Diet, Weight Loss and Hydration
There is more to being healthy than diet and weight loss in Ocala.
The Romans first started calling the hot days of summer the “dog days” due to their correlation with the star Sirius, the brightest star in the constellation Canis Major or “large dog.” Though we now associate the term more with heat waves than astronomy, one thing is certain: during the hot summer days in Ocala, most of us are panting like dogs for some ice cold water.
When the weather is hot outside it is easy to remember to stay hydrated. Going too long without water is uncomfortable when you are sweating bullets. But what happens when the weather grows colder? Do you drink the same amount of water in the winter months as you do during the summer? For most people the answer to this question is no, but this could put you at risk for dehydration as the weather cools down for winter.
We probably won’t have a snowstorm in Ocala, but that doesn’t mean it won’t get cold. The cooler months are a great time to get outside and become more active—just make sure that you are following the same hydration habits this time of year as you do during the hot summer.
You can stay hydrated this winter by following a few simple tips:
- Stick with water. Tea, coffee and other beverages might taste great when you are thirsty, but they aren’t as beneficial as plain old water. If you want to add some flavor to your water, try having it with lemon or a bit of cucumber.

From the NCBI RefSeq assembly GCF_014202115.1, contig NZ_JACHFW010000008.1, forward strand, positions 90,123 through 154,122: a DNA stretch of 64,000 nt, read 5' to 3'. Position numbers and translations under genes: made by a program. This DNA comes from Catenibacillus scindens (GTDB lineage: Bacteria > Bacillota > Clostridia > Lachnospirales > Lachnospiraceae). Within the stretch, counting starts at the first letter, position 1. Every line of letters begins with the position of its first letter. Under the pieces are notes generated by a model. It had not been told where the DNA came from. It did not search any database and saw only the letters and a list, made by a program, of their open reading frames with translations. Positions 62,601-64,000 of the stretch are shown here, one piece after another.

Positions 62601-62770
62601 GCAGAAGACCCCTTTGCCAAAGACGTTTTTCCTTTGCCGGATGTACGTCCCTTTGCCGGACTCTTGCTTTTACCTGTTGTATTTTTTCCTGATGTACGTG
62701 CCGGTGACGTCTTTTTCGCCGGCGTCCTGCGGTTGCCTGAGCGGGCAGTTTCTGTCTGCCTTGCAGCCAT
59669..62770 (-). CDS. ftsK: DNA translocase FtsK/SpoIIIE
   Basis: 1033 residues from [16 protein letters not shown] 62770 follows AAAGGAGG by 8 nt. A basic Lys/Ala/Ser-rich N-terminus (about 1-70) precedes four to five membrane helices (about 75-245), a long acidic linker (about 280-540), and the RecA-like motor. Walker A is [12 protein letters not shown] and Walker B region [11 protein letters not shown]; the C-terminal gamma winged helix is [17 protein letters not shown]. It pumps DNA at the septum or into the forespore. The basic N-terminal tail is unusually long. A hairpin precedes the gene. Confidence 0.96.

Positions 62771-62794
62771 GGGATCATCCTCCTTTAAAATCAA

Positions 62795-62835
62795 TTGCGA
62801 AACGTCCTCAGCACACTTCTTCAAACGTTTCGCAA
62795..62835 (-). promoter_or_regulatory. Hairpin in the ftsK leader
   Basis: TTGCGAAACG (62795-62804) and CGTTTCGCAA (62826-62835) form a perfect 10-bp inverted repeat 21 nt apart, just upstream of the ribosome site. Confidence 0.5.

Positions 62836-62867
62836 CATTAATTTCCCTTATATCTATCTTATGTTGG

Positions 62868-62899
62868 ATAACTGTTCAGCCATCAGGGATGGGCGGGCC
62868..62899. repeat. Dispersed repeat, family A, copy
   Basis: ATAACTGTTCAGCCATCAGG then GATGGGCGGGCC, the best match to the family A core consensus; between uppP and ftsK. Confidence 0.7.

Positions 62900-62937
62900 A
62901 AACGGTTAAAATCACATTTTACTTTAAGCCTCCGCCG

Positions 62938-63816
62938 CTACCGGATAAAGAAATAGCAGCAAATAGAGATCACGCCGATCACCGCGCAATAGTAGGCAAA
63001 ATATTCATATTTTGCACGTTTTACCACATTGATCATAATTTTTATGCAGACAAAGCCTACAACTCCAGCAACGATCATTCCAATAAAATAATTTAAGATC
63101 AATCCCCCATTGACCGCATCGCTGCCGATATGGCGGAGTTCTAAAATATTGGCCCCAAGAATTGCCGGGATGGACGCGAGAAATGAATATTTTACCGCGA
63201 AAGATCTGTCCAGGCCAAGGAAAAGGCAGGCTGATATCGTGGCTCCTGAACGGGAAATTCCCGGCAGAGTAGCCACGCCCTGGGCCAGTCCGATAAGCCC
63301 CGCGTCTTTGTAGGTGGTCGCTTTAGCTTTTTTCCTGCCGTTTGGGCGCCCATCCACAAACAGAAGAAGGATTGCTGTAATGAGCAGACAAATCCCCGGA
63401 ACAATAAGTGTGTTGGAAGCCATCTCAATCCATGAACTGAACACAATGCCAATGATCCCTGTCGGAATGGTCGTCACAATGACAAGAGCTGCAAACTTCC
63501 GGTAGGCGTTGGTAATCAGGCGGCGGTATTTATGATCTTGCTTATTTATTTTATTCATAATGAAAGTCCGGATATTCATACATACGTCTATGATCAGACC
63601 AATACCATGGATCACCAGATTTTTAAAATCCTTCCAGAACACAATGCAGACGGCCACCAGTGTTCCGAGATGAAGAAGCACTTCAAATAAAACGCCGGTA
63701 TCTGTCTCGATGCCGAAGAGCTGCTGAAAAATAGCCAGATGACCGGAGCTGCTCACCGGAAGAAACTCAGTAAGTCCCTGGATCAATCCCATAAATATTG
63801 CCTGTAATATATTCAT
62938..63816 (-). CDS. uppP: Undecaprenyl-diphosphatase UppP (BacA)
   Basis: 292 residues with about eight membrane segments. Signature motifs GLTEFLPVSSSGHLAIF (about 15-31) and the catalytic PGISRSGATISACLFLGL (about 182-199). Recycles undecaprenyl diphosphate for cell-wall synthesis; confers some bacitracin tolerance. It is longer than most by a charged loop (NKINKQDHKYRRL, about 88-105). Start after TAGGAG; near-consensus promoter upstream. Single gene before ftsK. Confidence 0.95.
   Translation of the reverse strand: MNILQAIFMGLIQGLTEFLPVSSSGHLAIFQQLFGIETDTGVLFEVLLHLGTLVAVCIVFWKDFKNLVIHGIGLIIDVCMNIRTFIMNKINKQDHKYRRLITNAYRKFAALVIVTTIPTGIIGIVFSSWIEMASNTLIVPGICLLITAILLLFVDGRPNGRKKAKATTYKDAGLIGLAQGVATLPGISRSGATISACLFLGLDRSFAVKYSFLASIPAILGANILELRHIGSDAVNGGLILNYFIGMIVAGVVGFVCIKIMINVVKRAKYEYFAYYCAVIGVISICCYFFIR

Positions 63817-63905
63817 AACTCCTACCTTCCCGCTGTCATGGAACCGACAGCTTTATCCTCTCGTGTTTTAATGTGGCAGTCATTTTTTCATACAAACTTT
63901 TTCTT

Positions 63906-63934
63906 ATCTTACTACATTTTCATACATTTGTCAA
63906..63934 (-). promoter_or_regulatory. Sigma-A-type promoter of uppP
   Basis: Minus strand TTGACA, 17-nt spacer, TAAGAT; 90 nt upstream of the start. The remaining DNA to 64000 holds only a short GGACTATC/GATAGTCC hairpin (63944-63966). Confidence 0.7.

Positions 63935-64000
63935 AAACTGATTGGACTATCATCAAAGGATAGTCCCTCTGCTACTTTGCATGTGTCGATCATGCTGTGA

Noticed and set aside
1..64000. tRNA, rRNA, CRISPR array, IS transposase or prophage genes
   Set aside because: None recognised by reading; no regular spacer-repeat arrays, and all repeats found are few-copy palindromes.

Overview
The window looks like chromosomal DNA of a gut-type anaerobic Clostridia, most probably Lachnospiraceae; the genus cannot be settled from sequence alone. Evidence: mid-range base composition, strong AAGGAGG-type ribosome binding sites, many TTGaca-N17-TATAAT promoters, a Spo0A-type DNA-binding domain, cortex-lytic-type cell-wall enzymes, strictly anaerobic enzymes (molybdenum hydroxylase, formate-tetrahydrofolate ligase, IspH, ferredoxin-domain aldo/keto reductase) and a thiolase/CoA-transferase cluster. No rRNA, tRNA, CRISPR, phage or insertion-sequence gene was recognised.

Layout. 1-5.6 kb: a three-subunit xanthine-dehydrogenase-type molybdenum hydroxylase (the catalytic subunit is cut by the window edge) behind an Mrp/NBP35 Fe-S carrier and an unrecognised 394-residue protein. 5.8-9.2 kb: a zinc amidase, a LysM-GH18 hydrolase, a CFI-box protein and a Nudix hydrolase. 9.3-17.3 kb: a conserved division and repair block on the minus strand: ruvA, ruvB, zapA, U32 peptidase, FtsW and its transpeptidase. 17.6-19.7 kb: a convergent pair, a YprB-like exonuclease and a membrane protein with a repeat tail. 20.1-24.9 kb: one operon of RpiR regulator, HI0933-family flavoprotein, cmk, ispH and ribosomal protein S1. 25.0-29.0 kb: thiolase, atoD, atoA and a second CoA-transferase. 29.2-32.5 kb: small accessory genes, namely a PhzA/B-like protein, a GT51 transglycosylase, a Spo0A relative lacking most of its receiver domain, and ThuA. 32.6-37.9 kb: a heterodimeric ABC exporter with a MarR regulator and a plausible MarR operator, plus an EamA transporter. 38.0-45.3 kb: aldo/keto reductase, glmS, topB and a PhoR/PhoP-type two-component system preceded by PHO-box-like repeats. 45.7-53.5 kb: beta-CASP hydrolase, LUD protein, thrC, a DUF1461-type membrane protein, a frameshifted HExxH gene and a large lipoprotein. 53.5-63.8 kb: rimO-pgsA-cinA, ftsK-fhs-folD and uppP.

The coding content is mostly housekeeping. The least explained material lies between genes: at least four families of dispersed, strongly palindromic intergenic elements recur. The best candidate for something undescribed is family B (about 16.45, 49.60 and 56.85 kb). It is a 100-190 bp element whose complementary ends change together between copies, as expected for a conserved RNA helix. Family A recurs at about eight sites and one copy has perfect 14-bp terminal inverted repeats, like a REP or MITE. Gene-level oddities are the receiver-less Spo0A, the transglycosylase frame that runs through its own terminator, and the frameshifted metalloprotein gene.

- Eat fruits and vegetables. Talk your weight loss doctor about adding fruits and vegetables to your diet. The most popular fall vegetable, the pumpkin, owes 90 percent of its weight to water. Healthy foods like these can make up about 20 percent of your fluid intake.
- Dress in layers. When the cold fronts come through you might be tempted to throw on your heaviest jacket, but try to resist. Dress in lighter layers—especially as you are working out. This way you can adjust your wardrobe as the day goes on or as your body temperature rises. When you are dressed to warmly you are more likely to sweat, which causes you to lose fluids.
Remember: if you feel light-headed, your lips become chapped and your mouth is dry, you might be dehydrated. Most people need at least 64 ounces of water every day to maintain optimal health. Talk to your weight loss doctor to find out how much water is best for you.